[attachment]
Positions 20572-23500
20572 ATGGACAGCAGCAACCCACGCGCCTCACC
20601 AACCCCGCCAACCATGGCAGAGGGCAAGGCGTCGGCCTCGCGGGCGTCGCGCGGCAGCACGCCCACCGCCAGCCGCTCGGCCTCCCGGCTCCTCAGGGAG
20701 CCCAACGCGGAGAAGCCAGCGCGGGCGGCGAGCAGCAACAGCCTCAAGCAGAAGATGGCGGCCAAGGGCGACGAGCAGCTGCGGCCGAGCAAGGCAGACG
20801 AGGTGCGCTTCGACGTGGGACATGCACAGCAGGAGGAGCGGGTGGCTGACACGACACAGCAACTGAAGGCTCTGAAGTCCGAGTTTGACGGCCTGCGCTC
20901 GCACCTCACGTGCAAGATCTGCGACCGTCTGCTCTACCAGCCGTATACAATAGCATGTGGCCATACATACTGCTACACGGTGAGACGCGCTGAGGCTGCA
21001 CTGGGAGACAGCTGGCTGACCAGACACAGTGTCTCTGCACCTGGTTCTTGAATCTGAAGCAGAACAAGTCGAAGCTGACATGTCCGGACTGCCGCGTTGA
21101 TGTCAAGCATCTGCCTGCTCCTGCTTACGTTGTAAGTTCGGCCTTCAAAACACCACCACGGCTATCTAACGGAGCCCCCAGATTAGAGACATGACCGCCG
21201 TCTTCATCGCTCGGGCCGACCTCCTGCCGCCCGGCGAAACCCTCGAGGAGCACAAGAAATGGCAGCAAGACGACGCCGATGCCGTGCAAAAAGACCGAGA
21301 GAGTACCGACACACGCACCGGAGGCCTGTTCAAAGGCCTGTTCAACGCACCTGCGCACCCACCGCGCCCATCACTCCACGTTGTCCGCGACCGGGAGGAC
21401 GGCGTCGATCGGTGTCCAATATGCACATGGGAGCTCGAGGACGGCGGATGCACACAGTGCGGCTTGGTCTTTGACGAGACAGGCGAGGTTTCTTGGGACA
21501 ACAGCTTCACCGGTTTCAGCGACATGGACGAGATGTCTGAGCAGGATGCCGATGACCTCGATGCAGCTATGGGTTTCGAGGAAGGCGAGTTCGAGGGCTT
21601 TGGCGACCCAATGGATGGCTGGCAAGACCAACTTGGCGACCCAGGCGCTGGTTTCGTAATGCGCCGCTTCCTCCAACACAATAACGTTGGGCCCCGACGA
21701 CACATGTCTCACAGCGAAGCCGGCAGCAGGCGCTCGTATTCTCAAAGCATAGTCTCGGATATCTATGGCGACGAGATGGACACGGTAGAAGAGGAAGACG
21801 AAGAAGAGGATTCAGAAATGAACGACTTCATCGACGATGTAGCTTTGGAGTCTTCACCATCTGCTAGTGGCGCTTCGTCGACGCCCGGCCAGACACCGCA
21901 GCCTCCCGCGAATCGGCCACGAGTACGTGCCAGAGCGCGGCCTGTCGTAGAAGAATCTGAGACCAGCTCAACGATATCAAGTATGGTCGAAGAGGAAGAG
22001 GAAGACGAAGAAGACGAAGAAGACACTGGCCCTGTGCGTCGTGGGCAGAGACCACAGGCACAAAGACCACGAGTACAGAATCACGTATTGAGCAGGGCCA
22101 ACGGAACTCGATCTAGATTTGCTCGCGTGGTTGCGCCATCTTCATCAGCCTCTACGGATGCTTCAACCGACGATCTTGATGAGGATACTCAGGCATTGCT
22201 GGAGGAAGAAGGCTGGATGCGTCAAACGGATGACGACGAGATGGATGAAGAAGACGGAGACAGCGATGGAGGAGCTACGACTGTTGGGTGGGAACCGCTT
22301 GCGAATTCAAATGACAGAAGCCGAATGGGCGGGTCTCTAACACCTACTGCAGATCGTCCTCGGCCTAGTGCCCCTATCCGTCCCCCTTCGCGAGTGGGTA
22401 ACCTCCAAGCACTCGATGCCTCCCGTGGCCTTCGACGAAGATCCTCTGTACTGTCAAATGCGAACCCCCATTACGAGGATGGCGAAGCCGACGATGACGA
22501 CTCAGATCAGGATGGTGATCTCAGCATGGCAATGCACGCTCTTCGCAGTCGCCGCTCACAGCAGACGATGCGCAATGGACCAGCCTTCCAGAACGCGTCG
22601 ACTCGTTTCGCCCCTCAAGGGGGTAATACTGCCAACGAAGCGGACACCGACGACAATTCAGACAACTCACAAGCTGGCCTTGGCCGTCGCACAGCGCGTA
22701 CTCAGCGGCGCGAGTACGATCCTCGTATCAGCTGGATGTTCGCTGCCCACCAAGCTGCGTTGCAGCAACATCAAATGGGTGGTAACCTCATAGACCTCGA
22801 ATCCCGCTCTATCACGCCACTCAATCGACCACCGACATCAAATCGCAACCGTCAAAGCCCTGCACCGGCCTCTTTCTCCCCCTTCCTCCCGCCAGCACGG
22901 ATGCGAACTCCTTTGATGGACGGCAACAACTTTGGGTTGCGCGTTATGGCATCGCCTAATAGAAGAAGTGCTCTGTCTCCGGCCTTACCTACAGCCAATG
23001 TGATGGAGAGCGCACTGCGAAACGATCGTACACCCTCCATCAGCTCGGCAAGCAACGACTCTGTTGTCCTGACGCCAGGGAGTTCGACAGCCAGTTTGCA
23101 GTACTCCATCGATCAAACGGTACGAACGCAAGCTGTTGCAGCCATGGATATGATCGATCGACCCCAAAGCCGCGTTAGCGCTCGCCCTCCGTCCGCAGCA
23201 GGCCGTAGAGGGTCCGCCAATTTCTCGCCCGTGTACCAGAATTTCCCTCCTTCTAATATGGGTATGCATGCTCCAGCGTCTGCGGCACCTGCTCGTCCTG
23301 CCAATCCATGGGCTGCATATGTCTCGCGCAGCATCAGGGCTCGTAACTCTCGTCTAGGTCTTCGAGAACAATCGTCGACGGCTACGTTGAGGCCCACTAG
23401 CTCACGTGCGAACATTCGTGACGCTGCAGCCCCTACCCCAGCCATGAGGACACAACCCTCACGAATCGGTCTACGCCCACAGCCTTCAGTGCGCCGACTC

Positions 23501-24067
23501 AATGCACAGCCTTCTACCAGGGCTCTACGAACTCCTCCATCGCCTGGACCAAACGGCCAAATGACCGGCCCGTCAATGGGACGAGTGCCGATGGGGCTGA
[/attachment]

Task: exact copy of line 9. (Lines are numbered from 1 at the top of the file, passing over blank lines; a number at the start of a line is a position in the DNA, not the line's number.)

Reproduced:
21201 TCTTCATCGCTCGGGCCGACCTCCTGCCGCCCGGCGAAACCCTCGAGGAGCACAAGAAATGGCAGCAAGACGACGCCGATGCCGTGCAAAAAGACCGAGA